Sunday, December 4, 2011


"Show him the spiced plums, mother. Americans don't have those," said one of the older boys. "Mother uses them to make kolaches," he added.
Leo, in a low voice, tossed off some scornful remark in Bohemian.
I turned to him. "You don't think I know what kolaches are, eh? You're mistaken, young man. I've eaten your mother's kolaches long before that Easter day when you were born."
--Willa Cather, My Antonia--

Not long ago, I got to share one of my favorite Midwestern novels with my book club. My Antonia, by Willa Cather, describes the childhood of Bohemian immigrant Antonia Shimerda on the newly settled Nebraska prairie. Its a beautiful book, simultaneously depicting the vastness of the raw prairie and the intimate, detailed knowledge of the land held by those who lived there.

This meal is a nod to the rich Bohemian (Czech) heritage in Nebraska.

We started the kolaches first thing this morning. I used a dough recipe, found here. Other than using my mixer to bring the dough together, and letting it rise for about an hour and a half, I followed the recipe exactly.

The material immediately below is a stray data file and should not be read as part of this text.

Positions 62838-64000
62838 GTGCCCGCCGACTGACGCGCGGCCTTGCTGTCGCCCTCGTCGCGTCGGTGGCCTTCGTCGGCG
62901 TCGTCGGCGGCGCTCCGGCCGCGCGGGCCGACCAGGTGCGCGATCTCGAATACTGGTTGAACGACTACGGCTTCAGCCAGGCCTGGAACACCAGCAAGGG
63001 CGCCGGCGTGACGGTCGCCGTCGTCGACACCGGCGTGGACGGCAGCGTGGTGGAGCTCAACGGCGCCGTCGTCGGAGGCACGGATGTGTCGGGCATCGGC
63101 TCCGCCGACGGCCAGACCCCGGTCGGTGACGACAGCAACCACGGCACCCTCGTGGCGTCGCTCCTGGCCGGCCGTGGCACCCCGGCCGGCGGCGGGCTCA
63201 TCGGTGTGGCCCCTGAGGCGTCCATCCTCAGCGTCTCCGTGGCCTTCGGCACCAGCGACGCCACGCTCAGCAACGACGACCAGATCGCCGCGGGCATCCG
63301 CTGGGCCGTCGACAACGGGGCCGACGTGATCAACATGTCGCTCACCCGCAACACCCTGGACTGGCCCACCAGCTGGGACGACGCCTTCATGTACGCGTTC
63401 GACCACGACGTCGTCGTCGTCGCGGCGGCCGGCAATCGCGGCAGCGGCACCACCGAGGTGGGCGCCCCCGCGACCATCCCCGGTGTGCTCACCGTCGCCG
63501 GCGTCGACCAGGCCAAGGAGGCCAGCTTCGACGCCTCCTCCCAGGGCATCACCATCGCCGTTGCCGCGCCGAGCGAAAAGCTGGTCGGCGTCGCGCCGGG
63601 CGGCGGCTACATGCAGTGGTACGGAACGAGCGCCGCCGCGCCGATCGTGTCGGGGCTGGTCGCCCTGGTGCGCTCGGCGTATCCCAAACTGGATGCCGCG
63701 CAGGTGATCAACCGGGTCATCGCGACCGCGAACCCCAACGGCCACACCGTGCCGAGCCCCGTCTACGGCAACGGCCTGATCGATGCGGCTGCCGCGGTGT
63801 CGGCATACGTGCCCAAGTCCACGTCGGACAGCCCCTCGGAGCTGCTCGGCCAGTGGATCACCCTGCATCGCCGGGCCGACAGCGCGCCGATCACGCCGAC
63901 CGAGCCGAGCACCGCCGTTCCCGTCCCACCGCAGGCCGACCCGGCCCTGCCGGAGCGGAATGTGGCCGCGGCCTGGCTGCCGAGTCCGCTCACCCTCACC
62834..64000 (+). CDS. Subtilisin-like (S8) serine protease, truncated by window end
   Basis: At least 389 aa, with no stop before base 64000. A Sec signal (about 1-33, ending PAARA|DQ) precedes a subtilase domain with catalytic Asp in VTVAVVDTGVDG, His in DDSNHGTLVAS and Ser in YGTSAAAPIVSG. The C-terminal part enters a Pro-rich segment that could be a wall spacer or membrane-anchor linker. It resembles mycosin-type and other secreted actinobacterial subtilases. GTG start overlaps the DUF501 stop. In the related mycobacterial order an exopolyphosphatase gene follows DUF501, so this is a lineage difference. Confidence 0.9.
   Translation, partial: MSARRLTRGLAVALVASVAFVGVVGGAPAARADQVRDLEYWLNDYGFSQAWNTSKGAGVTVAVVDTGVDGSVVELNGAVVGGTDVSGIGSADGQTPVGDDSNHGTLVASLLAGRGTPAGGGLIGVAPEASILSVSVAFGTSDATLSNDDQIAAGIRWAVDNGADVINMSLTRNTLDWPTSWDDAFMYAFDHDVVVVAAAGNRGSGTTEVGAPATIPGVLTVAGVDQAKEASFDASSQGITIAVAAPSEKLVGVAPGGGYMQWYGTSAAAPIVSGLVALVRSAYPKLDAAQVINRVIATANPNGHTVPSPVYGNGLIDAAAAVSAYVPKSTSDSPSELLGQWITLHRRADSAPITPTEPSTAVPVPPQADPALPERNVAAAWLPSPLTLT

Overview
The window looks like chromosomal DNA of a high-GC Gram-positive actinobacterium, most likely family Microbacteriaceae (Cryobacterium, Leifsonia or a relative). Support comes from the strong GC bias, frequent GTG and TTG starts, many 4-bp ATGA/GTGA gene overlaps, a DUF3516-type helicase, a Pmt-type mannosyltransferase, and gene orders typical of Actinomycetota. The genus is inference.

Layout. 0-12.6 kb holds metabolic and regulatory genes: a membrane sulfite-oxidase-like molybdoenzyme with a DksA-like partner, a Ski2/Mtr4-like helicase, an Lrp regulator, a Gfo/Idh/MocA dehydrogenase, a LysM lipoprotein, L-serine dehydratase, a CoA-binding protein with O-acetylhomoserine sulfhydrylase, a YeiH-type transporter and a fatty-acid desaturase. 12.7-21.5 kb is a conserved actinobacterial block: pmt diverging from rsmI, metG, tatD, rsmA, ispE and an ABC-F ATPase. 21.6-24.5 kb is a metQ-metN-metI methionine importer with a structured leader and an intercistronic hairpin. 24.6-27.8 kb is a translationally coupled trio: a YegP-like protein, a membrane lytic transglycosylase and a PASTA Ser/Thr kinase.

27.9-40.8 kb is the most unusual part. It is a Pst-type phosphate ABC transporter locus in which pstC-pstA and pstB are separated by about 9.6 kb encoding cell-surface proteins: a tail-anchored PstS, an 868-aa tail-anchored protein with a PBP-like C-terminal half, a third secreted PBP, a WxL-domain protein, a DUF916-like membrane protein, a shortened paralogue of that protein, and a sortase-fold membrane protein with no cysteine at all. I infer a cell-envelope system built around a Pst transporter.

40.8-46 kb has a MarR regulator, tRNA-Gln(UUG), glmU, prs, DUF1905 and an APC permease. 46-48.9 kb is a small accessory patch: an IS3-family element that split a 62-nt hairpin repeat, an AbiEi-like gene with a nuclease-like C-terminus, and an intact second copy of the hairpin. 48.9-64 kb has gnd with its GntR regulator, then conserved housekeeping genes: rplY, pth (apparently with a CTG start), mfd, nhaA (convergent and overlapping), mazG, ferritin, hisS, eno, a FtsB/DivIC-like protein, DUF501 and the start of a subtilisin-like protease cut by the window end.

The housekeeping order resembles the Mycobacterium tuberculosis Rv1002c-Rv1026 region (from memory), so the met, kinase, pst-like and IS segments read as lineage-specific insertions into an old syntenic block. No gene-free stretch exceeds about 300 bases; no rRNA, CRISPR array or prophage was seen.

Lucy blends the dough

Filling the kolaches was a team effort.

Ready to bake.

We used three separate fillings: traditional poppyseed, cream cheese and cherry. I bought canned poppyseed filling, though you can make your own. For the cherry, I used the last of some leftover cherry pie filling from Thanksgiving. For the cream cheese filling, I blended 4oz cream cheese, 1/8 cup sugar, 1 small egg yolk, lemon zest and 1/4 tsp vanilla. Other common fillings include peach, apricot and pineapple.

We did have an actual meal, too! I looked at the online menus of several Nebraska Czech restaurants, and they all included Polish sausage. Apparently, Polish sausage, or Kielbasa, is a fairly generic term for sausage in Eastern Europe. Since I spent all morning making kolaches, I didn't feel too bad about such a convenient main dish.

When I googled "traditional Czech side dishes," I found this site, where the first three listed were: boiled potatoes, roasted potatoes, mashed potatoes. How convenient! As you might know, we like potatoes around here.

For the grown-ups, our favorite Nebraska brew.

Everyone finished their meal in record time. We had kolaches to eat.

Thumbs up!

Next stop: Alaska!


  1. great photos of the girls.

  2. Hi - thank you for linking back to my kolache recipe! I'm happy to see you enjoyed them, and I like your cream cheese filling. Willa Cather is a favorite author of mine, too, and I love the quote you shared. I may have to pull My Antonia out to read again.

    Your theme of eating around the US is marvelous! I look forward to checking out more of your meals.

  3. Sure, Hannah! The dough came together perfectly--your grandma knew what she was doing! Thanks for posting it--